Air pollution in Copenhagen Airport


The goal of this solution was to minimize air pollution for workers at Copenhagen airport in Denmark.
Target population and setting
The target population of this solution consisted of workers at Copenhagen airport. Many of these workers were concerned because of the high prevalence of serious illnesses, including cancer, among their colleagues. The main contributor to these health problems is air pollution at the workplace, for example because workers are exposed to aircraft exhaust, fuel emissions and dust particles throughout the day. Several workers were actually considering to discontinue working at the airport. In 2008, the first case of cancer was diagnosed among the workers, and these numbers have been increasing since then. Therefore, awareness of the problem increased, and solution to the air pollution at Copenhagen airport had to be found.


  1. The problem of air pollution at the Copenhagen airport became especially acknowledged when the National Board of Industrial Injuries in Denmark reported the first cancer case of an airport employee to work-related air pollution. At Copenhagen airport, a working group was assembled, which consisted of managers from Copenhagen Airport, companies operating in the airport and unions representing the employees. The working group was coordinated by the airport itself.
  2. Researchers were hired from the Department for Environmental Science at the University of Aarhus, to conduct measurements regarding air pollution (2009). Also, the United Federation of Danish Workers (3F) hired an air pollution specialist from The Danish Ecocouncil to advise the working group. In a first report in 2010, tests revealed a dangerously high concentration of ultra fine particles (UFP) in the air. Most of these particles can be categorized as Polycyclic aromatic hydrocarbons (PAHs), volatile organic compounds (VOCs), inorganic gases like sulphur dioxide (SO2) and nitrogen oxides (NOx) and particulate matter (PM). A key element in these analysis was that especially ultrafine particles seemed to contribute to the health problems of workers, while less attention was given to these particles compared to larger particles. Ultrafine particles can be transferred within the body, directly to the blood and might also reach the brain. In conclusion, ultrafine particles were identified as a major and, to that time, underestimated threat to the workers’ health. This directed the focus of the working group towards identification of solutions for air pollution by UFPs.
  3. The working group participated in several brainstorming workshops to come up with solutions. Some solutions were implemented immediately, and others were explored and evaluated for effectiveness on pollution and safety. Overall, 25 projects were developed which were spread across four main areas: behavior, ground support equipment, stand technology and operations, research and analysis. Examples of these projects are: behavioural campaigns and flyers such as a ‘turn off the engine’ campaigns with focus on vehicles, regulation of the use of the aircraft’s APU’s (auxiliary power unit), dictating single engine taxiing for aircrafts, an increased proportion of green vehicles with less exhaust, attaching particle filters on machinery, and so on. All of the examples are listed in the report (see attachment).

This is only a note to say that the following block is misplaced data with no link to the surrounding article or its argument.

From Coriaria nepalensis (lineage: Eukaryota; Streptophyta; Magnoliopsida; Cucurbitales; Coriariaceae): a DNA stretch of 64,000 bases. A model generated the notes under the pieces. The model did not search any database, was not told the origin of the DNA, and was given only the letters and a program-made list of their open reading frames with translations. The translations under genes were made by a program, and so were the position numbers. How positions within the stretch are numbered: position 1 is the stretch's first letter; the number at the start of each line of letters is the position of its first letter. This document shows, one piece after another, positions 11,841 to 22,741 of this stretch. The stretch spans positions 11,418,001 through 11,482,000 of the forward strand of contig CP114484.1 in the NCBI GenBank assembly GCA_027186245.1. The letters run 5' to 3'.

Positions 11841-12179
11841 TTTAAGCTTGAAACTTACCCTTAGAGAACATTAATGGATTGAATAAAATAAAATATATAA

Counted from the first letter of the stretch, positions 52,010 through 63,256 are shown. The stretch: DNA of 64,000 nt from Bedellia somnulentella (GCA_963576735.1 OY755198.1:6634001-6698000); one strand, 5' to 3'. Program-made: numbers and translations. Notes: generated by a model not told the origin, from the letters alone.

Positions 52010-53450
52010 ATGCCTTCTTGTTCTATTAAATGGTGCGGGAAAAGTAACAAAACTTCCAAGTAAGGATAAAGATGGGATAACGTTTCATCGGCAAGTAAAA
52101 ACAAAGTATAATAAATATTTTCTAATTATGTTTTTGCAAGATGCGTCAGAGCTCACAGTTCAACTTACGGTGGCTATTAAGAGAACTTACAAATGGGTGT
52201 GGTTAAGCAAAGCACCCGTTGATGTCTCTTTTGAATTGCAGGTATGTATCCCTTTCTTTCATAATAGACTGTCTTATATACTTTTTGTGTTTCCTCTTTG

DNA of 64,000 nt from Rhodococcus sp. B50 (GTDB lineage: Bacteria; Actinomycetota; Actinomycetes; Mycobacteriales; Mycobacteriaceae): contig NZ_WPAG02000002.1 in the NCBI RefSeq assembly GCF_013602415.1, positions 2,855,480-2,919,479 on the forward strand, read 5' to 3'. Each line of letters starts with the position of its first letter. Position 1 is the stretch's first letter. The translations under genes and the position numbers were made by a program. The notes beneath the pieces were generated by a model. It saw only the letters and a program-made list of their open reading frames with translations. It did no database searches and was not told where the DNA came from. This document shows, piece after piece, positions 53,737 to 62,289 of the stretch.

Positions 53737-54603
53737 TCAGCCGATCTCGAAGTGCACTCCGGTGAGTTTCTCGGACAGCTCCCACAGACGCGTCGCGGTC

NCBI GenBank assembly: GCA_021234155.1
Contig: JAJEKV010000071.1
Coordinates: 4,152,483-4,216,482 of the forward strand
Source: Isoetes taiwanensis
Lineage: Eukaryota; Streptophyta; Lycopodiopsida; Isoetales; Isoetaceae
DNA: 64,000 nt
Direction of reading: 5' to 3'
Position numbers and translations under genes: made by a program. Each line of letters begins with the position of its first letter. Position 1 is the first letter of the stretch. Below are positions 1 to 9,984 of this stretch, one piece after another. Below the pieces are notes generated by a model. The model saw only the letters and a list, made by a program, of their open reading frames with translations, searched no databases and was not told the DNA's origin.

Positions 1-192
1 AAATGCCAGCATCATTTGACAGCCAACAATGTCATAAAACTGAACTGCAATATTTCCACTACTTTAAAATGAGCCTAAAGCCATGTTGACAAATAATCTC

4. Alongside the implementation of these innovations, a cohort study is conducted to study the prevalence of serious illnesses including cancer among the workers at Copenhagen Airport. The project will continue to exist in the future.


This project was funded by Copenhagen Airport.

Lessons learned

  • It is important to establish a committee within your organization (i.e., airport) that has a focus on UFP’s. In the committee, all relevant stakeholders must be represented in order to make a significant change. Relevant stakeholders in this project included the airport management, companies operating in the airport, unions and researchers.
  • Before solutions are identified, it is essential to get a grip on the size of the problem of air pollution in your setting. It is recommended to first monitor the level of UFPs, throughout the seasons due to seasonal changes in equipment and air quality.
  • When developing a strategy for change, set up a plan with deadlines and specific and measurable targets.

Air pollution in airports

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Lars Brogaard
The United Federation of Danish Workers (3F)
  • Polycyclic aromatic hydrocarbons (PAHs)
  • Dust
  • Airport employees
Sector / branche
  • Transportation and storage
  • Accommodation and food service activities
Solution types
  • 1. S – Substitution
  • 2. T – Technical measurements
  • 3. O – Organizational measurements